BACKYARD BLISS | Pickling pink your home-grown eggs

Adding a pink twist to your pickled eggs. Pictures: Hannah Moloney.
Adding a pink twist to your pickled eggs. Pictures: Hannah Moloney.

Good Life Permaculture

Feeling overwhelmed with excess chook, duck or quail eggs?

Looking for something to do with them besides omelets and quiches?

Check this out. Pink Pickled. Eggs.

To make your own pink eggs all you have to do is hard boil however many excess eggs you have.

Pretty much one of the more beautiful and fun things in the whole world ... and it's really easy.

I find a good fail-proof way of doing this is to pop the eggs in a saucepan of cold water, bring them to the boil and then keep them at the boil for seven minutes.

Then, quickly drain the hot water and refill the pot with cold water.

This 'shocks' the eggs and helps them retract from the edge of shell making them easier to peel.

Ironically, it's also best if you don't use your freshest eggs, but ones which are at least a few days old - I'm not sure why, but they're always easier to peel.

In a separate saucepan, boil some beetroot chopped or sliced and cook until the beetroot is soft.

You can actually integrate the sliced beetroot into the final egg jar and double up so you get pickled beetroot as well if you like.

Remove the beetroot (you can add it in again later or use it in a different dish) and add sliced onions, spices of your choice, vinegar and sugar.

Our chooks are pumping out the goodness on a daily basis and our duck is doing a darn fine job of providing the goods too - that is when we can actually find her nest, as she likes to move it around on a weekly basis to keep us guessing.

Our chooks are pumping out the goodness on a daily basis and our duck is doing a darn fine job of providing the goods too - that is when we can actually find her nest, as she likes to move it around on a weekly basis to keep us guessing.

Simmer the whole lot until the onions are clear and the smell is amazing.

This is where things get a bit loose, as you can literally choose your own adventure for your taste buds.

I'm not overly amazing with following measurements and generally just make it up which usually works.

The thing I love about this pickling technique is that if you like curry flavoured eggs, then you just add curry powder, if you want a cinnamon effect, add more cinnamon - you get the idea.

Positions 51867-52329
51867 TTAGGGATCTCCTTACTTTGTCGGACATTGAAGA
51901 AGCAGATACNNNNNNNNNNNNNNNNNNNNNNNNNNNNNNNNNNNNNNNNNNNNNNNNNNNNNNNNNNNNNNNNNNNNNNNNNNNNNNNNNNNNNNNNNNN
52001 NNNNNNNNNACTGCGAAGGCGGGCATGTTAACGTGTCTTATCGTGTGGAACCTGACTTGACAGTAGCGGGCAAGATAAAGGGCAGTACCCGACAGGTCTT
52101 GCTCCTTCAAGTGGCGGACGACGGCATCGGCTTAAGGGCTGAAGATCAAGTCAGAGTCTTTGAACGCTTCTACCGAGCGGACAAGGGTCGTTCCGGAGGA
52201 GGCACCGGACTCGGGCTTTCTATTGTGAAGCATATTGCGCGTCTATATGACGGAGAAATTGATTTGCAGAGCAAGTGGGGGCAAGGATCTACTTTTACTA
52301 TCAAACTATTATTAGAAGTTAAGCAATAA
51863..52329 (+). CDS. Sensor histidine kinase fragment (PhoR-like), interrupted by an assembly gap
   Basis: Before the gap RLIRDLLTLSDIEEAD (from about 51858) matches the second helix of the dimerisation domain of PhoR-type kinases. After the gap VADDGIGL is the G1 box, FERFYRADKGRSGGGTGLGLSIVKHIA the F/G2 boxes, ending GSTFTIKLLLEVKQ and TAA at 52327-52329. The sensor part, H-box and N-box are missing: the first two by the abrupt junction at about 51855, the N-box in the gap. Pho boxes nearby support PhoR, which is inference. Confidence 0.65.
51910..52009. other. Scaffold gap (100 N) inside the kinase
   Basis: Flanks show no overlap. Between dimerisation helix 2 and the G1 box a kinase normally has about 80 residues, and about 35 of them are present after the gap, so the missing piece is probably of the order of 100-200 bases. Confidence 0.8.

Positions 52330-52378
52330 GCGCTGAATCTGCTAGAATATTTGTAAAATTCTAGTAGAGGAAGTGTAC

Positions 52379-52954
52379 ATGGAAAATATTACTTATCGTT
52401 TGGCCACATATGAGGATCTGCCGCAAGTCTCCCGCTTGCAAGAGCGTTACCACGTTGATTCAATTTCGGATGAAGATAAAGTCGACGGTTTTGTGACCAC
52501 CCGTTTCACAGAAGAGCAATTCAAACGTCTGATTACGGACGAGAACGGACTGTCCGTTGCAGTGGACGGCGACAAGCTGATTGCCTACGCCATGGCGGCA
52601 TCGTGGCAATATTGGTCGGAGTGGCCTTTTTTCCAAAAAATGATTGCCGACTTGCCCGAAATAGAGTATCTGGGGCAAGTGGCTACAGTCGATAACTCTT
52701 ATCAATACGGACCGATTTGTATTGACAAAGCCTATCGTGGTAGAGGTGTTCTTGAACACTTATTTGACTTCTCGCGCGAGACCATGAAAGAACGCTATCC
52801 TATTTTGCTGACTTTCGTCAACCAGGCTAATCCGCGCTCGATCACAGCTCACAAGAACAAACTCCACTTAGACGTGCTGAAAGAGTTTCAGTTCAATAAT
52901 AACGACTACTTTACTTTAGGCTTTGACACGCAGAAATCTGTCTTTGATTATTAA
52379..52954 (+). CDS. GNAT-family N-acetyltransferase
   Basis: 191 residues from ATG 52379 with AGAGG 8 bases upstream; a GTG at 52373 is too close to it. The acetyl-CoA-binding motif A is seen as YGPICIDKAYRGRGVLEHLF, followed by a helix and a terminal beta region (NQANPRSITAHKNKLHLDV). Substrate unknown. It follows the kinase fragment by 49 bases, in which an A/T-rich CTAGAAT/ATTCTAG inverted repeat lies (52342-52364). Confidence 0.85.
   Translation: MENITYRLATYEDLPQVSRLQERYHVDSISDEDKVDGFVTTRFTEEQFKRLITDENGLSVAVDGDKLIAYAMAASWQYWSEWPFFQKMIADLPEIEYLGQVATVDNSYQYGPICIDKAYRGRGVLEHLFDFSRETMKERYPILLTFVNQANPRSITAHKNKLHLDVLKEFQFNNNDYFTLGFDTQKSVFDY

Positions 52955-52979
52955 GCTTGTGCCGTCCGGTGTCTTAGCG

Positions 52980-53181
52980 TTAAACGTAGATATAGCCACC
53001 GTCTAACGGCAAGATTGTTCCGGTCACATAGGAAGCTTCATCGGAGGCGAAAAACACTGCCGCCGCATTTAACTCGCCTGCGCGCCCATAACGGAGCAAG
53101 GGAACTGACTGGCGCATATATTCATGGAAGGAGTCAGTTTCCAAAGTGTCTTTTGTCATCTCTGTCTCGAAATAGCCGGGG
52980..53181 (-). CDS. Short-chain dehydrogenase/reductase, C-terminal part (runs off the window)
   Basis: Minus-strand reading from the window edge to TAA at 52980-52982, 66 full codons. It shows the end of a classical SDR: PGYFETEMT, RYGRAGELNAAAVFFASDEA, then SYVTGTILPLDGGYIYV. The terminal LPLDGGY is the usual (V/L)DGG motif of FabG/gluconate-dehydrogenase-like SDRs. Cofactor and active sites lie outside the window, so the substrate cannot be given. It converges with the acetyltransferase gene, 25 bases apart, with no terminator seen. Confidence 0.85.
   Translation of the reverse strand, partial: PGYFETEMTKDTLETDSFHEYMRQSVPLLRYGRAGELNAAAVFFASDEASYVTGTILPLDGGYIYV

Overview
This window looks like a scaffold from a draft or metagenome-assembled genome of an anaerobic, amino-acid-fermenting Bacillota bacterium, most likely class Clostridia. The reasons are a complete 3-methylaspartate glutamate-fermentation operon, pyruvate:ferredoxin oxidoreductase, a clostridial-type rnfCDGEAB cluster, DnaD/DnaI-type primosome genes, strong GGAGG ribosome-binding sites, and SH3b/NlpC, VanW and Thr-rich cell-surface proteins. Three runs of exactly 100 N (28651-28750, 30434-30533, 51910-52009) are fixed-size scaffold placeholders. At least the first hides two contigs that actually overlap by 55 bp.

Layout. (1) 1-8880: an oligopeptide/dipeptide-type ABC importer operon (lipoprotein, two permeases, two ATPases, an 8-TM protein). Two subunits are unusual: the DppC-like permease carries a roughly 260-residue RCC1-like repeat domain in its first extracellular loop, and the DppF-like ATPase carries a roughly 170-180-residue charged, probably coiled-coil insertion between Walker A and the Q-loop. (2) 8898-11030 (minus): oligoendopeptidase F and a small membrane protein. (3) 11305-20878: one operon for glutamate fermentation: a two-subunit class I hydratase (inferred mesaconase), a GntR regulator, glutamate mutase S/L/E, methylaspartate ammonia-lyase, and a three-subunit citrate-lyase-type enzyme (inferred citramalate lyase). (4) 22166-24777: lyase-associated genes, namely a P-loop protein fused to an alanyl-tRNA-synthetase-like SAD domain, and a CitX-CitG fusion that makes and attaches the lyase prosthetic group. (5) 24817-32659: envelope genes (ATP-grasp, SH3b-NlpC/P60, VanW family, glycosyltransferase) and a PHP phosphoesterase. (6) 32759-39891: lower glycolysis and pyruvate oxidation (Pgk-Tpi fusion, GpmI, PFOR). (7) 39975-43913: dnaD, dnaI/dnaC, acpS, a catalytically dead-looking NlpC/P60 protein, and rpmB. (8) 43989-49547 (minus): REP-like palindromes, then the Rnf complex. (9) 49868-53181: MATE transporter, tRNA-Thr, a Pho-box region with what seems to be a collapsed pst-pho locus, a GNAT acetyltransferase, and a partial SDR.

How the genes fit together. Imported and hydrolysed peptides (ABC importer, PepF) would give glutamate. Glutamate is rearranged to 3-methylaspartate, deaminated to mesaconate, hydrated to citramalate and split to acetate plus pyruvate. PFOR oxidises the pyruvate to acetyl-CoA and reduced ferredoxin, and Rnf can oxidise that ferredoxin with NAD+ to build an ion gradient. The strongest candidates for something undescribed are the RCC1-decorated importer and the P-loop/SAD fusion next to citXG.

Pink egg perfection.

Pink egg perfection.

You can take it any which way.

Once your pink mixture is done, pop your boiled eggs in a glass jar and pour the pink goodness over the top until it just covers the eggs.

I advocate using a glass jar.

I use fowlers as I happen to have lots, however you can use a standard glass jar with a screw top lid as well.

  • Check out how you can save with the latest deals for your home and garden with discount codes from Australian Coupons

Once packed in and sealed, the eggs need to be stored properly.

As I use a low percentage of vinegar/sugar I put them in the fridge to prevent them from going off.

If you'd prefer not to do this you need to use a higher percentage of vinegar and/or sugar to preserve them safely.

Forget about them for three to four days to give them time to soak up the flavour and colour, and then open up the jar and feast away.

Adding beetroot to your pickled eggs will give them a fun pink tinge.

Adding beetroot to your pickled eggs will give them a fun pink tinge.

They'll keep in your fridge for weeks and the pink colour will deepen over time, as will the flavour.

We eat them solo as they are, or in salads - but really you can add them to pretty much any dish as a side bit of 'bling' to brighten your day/night and your taste buds.

Huzzah for pink eggs!

This is one of the ultimate examples of how food can be healthy, tasty and fun.

  • Hannah Moloney and Anton Vikstrom are the founders of Good Life Permaculture, a permaculture landscape design and education enterprise that creates resilient and regenerative lives and landscapes.